Safeguard guidelines were rated as fully aligning with the criterion (yes), aligning in a limited way – for those that only met some aspects of the criterion (partial) or not aligned (no).
We found considerable variation in how safeguard standards and guidelines engage with the rights of IPs and LCs. For instance, many are focused on the project level, and most align with the Cancun safeguards. Gender and/or women’s inclusion are addressed in some way in all but one standard.
Almost all apply to IPs and LCs (although there are different definitions across standards), but two do not mention Indigenous Peoples specifically. Just over half specifically recognize the rights of Indigenous Peoples under international law, and some extend those recognized rights to local communities. Only four broadly recognize the rights of IPs and LCs to land and resources; none recognize community carbon rights. Only five have strong protocols for free, prior, and informed consent, only four require attention to benefit-sharing mechanisms, and all but one required formal grievance mechanisms.
In addition, we noted that although most of the guidelines of multilateral funding institutions require robust monitoring, reporting, and verification, only two of the voluntary standards do so. More ambitious standards and guidelines tie results-based payments to evidence of ‘doing better’, rather than the much lesser bar of ‘doing no harm’.
From beneficiaries to partners
How then can voluntary REDD+ standards support a rights-based transformation and re-engage with the women and men of IPs and LCs as rights-holders and partners rather than project beneficiaries?
With this series, we hope to provide lessons for standards proponents to compare their safeguard provisions and present evidence for decision makers and practitioners to consider the implications and benefits of supporting the rights of IPs and LCs. The series also seeks to encourage the participation of IP and LC representatives in discussions on and monitoring of safeguards.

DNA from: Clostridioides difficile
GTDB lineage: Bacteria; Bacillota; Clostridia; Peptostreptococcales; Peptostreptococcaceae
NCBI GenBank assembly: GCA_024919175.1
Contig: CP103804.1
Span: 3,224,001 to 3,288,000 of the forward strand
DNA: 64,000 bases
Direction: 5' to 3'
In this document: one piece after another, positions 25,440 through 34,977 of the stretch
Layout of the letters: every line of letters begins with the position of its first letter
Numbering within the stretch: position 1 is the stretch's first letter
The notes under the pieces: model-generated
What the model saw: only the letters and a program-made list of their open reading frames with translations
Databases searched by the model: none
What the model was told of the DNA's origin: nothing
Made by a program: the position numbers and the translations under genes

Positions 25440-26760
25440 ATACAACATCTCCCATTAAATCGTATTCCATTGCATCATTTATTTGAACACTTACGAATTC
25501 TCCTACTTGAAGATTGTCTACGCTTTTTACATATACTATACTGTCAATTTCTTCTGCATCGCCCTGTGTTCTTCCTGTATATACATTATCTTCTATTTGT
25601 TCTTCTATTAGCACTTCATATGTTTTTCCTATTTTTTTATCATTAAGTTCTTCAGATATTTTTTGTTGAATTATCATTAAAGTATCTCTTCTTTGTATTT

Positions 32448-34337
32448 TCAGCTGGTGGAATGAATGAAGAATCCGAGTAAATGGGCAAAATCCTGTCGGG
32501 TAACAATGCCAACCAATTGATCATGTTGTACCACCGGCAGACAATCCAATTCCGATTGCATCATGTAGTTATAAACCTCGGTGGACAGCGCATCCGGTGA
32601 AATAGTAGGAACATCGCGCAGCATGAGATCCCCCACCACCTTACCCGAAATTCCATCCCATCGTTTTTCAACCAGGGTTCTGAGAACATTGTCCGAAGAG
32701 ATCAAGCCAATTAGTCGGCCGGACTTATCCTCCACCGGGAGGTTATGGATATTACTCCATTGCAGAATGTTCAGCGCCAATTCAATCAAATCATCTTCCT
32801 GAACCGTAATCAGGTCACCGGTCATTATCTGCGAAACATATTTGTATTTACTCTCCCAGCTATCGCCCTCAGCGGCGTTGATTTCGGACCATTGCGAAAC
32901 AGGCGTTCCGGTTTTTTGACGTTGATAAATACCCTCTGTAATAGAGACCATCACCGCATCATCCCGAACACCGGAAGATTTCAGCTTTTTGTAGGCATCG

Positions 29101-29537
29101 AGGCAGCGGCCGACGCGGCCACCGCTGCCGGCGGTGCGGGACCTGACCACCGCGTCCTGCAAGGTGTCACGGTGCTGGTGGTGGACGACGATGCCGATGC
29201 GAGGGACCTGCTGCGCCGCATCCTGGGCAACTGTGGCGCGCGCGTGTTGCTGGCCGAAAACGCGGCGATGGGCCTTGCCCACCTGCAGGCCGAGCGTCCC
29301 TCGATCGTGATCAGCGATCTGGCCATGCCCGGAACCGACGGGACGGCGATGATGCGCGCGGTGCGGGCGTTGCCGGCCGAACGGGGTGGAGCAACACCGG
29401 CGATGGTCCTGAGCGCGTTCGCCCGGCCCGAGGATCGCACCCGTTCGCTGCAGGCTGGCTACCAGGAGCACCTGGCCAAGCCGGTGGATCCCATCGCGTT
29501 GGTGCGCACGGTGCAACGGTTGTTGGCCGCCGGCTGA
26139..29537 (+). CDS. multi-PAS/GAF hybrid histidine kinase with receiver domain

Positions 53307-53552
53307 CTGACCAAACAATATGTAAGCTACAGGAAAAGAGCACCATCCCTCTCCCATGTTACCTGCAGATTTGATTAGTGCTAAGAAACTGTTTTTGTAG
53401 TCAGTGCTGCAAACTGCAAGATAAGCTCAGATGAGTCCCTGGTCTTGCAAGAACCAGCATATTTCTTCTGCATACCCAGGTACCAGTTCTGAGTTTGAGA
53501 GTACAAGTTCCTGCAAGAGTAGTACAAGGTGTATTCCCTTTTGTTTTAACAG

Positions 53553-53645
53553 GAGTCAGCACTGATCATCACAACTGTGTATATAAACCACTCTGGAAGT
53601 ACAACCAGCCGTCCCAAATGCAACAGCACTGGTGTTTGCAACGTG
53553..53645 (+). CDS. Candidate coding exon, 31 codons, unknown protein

CIFOR-ICRAF and GCS REDD+ partners will continue to delve into these issues by analysing safeguard standards and their implementation, complemented by fieldwork in Indonesia, Peru, and the Democratic Republic of the Congo in 2022–2023.
This work, carried out as part of the Center for International Forestry Research’s Global Comparative Study on REDD+ (www.cifor.org/gcs), builds on a prior study by the Rights and Resources Initiative (Lofts, Frechette and Kumar 2021). The funding partners that have supported this research include the Norwegian Agency for Development Cooperation (Norad, Grant No. QZA21/0124), the International Climate Initiative (IKI) of the German Federal Ministry for the Environment, Nature Conservation, and Nuclear Safety (BMU, Grant No. 20_III_108), and the CGIAR Research Programme on Forests, Trees and Agroforestry (CRP-FTA) with financial support from CGIAR Fund Donors.